Photogrammetry | Types, Application, Advantages & Disadvantages

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Photogrammetry is defined as the art, science, and technology of obtaining reliable information about physical objects and the environment through the process of recording, measuring, and interpreting photographic images and patterns of recorded radiant electromagnetic energy phenomena.







  1. Types of Photographs  

Mainly there are two types of photographs they are:


a. Terrestrial Photograph  

It is the branch of photogrammetry in which photographs are taken from a fixed position on or near the ground and the photograph thus taken is known as terrestrial photogrammetry.


Terrestrial Photograph  


b. Aerial Photograph  

The branch of photogrammetry in which photographs are taken from a camera mounted in aircraft flying over the area and the photograph thus taken is known as aerial photogrammetry.


Aerial Photograph  


There are 2 types of photographs in Aerial Photogrammetry.

a. Vertical Photograph

These are photographs that are taken from the air with the axis of the camera vertically.

b. Oblique Photograph 

These are photographs that are taken from the air with the axis of the camera tilted vertically.





  2. Application  

It has been used in several areas.

1. Geology

Structural geology, investigation of water resources and analysis of thermal patterns on the earth’s surface, geomorphological studies including investigation of shore features, earthquakes, flood, and eruption.

2. Forestry

Timber inventories, cover maps, acreage studies.

3. Agriculture

Soil type, soil conservation, crop planting, crop diseases, crop-acreage.

4. Design and construction

Data is needed for site and route, especially for alternate schemes for photogrammetry.

5. Planning of cities and highways

New highway locations, detailed design of construction contracts, planning of civic improvements.

6. Cadastral

Cadastral problems such as determination of landlines for assessment of taxes. Large-scale cadastral maps are prepared for the reapportionment of land.

7. Environmental studies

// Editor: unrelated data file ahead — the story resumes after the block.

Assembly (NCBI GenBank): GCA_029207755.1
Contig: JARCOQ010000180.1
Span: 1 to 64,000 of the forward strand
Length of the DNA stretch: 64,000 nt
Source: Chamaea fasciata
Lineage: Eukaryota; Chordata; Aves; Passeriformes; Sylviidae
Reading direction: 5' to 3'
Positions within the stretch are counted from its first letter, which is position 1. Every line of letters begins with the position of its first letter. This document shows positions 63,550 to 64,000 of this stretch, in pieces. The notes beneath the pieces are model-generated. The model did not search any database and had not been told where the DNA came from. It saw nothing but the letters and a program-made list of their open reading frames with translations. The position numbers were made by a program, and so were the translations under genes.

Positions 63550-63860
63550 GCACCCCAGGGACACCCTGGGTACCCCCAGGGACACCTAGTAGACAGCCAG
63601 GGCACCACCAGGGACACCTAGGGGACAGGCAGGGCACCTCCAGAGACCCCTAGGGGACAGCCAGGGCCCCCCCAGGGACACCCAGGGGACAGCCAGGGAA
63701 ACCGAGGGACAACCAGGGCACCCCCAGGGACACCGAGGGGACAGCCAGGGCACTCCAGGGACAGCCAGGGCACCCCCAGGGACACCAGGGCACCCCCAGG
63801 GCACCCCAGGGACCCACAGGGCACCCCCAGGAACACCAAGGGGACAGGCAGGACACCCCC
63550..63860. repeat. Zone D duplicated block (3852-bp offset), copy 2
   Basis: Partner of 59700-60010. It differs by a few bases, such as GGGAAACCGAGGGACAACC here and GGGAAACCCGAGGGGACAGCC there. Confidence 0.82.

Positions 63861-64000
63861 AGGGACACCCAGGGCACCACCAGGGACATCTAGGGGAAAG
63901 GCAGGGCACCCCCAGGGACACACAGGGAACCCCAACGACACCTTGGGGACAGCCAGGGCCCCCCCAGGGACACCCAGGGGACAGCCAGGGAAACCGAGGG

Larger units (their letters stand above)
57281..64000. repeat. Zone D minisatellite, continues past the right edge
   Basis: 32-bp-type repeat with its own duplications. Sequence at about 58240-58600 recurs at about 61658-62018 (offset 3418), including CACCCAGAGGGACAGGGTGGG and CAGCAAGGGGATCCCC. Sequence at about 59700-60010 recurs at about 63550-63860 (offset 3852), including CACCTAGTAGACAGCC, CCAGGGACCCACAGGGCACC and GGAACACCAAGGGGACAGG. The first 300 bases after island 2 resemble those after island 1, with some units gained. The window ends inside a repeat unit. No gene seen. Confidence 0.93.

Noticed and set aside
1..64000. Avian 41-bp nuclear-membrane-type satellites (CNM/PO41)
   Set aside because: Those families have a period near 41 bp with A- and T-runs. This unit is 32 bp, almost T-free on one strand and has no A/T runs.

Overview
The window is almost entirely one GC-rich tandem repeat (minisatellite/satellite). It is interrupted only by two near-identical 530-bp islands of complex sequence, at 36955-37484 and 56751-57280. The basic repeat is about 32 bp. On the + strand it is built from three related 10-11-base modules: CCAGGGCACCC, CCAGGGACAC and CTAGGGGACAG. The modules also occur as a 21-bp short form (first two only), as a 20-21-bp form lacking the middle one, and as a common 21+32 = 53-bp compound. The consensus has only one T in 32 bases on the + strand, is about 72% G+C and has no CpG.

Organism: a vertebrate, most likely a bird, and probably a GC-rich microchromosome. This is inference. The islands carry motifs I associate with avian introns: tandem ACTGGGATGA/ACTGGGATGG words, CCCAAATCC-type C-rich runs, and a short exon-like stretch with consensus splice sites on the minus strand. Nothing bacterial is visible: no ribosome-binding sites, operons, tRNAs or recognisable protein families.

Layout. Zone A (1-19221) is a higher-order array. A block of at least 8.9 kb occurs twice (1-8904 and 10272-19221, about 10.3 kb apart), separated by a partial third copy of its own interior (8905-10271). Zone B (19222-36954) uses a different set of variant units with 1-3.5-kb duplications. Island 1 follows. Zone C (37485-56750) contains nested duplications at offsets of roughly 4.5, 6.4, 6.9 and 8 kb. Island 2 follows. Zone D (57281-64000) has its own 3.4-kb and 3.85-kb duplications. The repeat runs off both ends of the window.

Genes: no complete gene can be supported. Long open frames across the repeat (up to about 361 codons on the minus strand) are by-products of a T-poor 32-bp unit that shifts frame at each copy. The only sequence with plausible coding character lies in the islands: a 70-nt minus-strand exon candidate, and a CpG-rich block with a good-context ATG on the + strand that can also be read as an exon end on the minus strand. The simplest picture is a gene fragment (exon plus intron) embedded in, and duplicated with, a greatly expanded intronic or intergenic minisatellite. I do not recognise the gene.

Land-use studies

8. Exploration

To identify and zero down to areas for various exploratory jobs such as oil or exploration.

9. Military intelligence

Reconnaissance for the deployment of forces, planning maneuvers, assessing effects of the operation, and initiating problems related to topography, and terrain condition of works.

10. Miscellaneous

Crime detection, traffic studies, oceanography, meteorological observation, architectural and archaeological surveys, and contouring beef cattle for animal husbandry.





  3. Advantages of Photogrammetry  

Some advantages of photogrammetry over conventional surveying and mapping methods are as follows:

a. It provides a permanent photographic record of conditions of features on the field.

b. It provides a broad view of the project area, identifying topographic and cultural features.

c. ft can be used in locations that are difficult, unsafe, or impossible to access

d. Photogrammetry is an ideal surveying method for toxic areas.

e. Road surveys can be done without disturbing traffic or endangering the field crew.





  4. Disadvantages of Photogrammetry  

a. Weather conditions (winds, clouds, haze, etc.) affect the aerial photography process and the quality of the images.

b. Seasonal conditions affect the aerial photographs.

c. Hidden grounds caused by man-made objects, such as an overpass and a roof, cannot be mapped with photogrammetry.

d. The accuracy of the mapping depends on flight height and the accuracy of the field survey.




  5. References  

1. Content Filter & Authenticity Checking Team, Dream Civil International

(Our team checks every content & detail to maintain quality.)




Read More: Reconnaissance Survey



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